Driver-owner Tony Stewart warned Wednesday that NASCAR’s recent lug-nut policy could have dire safety consequences.
“I guarantee you that envelope is going to keep getting pushed until somebody gets hurt,” Stewart said. “And you will not have heard a rant that’s going to be as bad as what comes out of my mouth if a driver gets hurt because of a loose wheel that hurts one of them.”
NASCAR no longer monitors whether all five lug nuts are on the wheel during pit stops. The change was made for the 2015 season, when new pit-road technology meant there was no longer an official at each pit stall to monitor changes.
Since it is no longer a violation, some teams don’t use all five lug nuts, and sometimes the ones that are used haven’t been tightened sufficiently. A pit stop can be quicker if a team chooses not to use all five lug nuts.
“With all the crap we’re going through with the safety stuff, and for (NASCAR) to sit there and sit on their hands on this one, it’s not a game you play with safety,” said Stewart, who was making an appearance to promote NASCAR’s Race To Green program. “That’s exactly the way I feel NASCAR is treating this. This is not the way to do this.”
Steve O’Donnell, NASCAR’s executive vice president and chief racing development officer, said this week that teams should be able to figure out the right thing to do.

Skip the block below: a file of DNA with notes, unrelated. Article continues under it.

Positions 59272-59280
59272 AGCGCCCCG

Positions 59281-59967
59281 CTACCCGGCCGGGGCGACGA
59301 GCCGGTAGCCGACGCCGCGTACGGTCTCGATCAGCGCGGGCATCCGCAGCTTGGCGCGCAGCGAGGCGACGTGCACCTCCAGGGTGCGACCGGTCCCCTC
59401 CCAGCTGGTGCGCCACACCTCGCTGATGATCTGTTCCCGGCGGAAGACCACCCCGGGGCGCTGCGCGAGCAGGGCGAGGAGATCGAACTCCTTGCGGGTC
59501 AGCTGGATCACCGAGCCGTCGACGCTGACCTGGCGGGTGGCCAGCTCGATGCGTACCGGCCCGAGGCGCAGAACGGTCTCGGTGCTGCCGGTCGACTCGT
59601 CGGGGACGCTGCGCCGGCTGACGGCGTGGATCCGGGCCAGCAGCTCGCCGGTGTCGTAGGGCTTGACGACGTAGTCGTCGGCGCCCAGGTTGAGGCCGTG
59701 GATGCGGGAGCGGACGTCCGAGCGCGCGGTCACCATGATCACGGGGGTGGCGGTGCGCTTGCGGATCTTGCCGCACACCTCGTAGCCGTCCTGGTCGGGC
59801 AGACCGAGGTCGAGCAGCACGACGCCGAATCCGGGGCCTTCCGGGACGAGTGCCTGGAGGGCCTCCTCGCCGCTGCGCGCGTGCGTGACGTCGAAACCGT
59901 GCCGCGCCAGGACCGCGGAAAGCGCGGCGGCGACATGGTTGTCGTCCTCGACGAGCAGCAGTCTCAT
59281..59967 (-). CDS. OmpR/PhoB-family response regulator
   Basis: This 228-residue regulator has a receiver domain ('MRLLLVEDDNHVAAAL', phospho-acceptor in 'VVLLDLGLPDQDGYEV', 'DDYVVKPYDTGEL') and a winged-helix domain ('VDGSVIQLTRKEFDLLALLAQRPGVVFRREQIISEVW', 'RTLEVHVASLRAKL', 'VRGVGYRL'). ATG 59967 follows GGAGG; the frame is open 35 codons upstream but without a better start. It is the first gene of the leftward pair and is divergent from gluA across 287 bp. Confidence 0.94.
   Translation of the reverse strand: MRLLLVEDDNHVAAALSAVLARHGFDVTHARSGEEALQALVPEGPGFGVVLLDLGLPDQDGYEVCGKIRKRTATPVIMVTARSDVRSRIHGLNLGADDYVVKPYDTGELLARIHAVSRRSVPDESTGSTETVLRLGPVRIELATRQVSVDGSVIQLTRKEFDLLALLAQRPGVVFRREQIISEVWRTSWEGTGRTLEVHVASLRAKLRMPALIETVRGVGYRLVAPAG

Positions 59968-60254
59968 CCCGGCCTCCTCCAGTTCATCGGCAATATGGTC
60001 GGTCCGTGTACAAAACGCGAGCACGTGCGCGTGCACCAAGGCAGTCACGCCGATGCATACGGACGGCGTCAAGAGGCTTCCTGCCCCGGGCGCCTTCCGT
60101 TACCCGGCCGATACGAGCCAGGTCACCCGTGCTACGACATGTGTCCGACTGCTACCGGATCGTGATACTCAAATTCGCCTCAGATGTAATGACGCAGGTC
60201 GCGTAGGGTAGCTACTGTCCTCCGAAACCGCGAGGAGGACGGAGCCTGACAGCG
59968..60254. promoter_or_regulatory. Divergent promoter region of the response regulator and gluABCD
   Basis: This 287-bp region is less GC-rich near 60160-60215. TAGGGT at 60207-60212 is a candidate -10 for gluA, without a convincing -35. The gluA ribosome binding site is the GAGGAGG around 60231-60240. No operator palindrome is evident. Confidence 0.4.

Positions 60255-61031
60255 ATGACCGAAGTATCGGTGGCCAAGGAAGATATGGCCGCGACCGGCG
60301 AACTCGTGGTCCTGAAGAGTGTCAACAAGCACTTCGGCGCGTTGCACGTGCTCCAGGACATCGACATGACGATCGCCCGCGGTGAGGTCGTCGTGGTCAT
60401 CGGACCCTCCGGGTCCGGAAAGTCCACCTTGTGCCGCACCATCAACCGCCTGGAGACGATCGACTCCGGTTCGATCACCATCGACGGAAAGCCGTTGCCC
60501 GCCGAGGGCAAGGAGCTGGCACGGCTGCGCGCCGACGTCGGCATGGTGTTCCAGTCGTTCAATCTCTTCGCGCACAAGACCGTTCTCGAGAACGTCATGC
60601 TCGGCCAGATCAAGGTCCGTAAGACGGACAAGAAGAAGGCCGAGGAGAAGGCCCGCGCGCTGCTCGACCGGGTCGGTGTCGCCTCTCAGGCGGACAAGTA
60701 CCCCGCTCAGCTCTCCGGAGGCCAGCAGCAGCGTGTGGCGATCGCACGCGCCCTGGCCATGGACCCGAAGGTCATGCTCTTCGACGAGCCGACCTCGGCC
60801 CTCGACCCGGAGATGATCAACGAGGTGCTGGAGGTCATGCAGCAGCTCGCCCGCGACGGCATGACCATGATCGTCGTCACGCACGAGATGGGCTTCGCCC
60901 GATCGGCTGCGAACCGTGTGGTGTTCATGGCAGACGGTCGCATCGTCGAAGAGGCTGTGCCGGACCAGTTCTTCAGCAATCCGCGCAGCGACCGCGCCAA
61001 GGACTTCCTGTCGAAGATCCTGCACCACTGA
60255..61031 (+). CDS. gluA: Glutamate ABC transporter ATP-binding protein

“We’ve got our competition meeting monthly where we meet with the teams and raise any issues that they see as something we’ve got to address,” O’Donnell said on Sirius XM radio. “In our minds, we put that back on the teams. We’re seeing it correct itself in the race. It’s certainly not an advantage when you have to come in and pit the car. But we’ll bring it up in the next competition meeting and see if there’s anything we can do to fix it.”
Stewart, who hasn’t driven this season as he recovers from a broken back suffered in January in a dune buggy accident, isn’t the alone as one of NASCAR’s big names who is uncomfortable with the policy.
“It freaks me out,” Dale Earnhardt Jr. said last week at Bristol (Tenn.) Motor Speedway. “I was blown away that NASCAR quit officiating that aspect. I could not believe that was the choice that they made. But that is the world we live in.
“There are not enough officials today to revert, so it’s a knot that can’t be retied. We will just have to try to do the best we can as drivers not to end up in the fence.
“I wish I could not care when the wheels are shaking, but you do. I’ve had a few come off and it never ends well. It just really delays the ability to run well and can hinder the results of the races.
“There is no real way to understand exactly what you are dealing with when it happens. You don’t know whether they tried to put five (lug nuts) on and only got four or they tried to put four on and only got three or if they only got one. You don’t know.”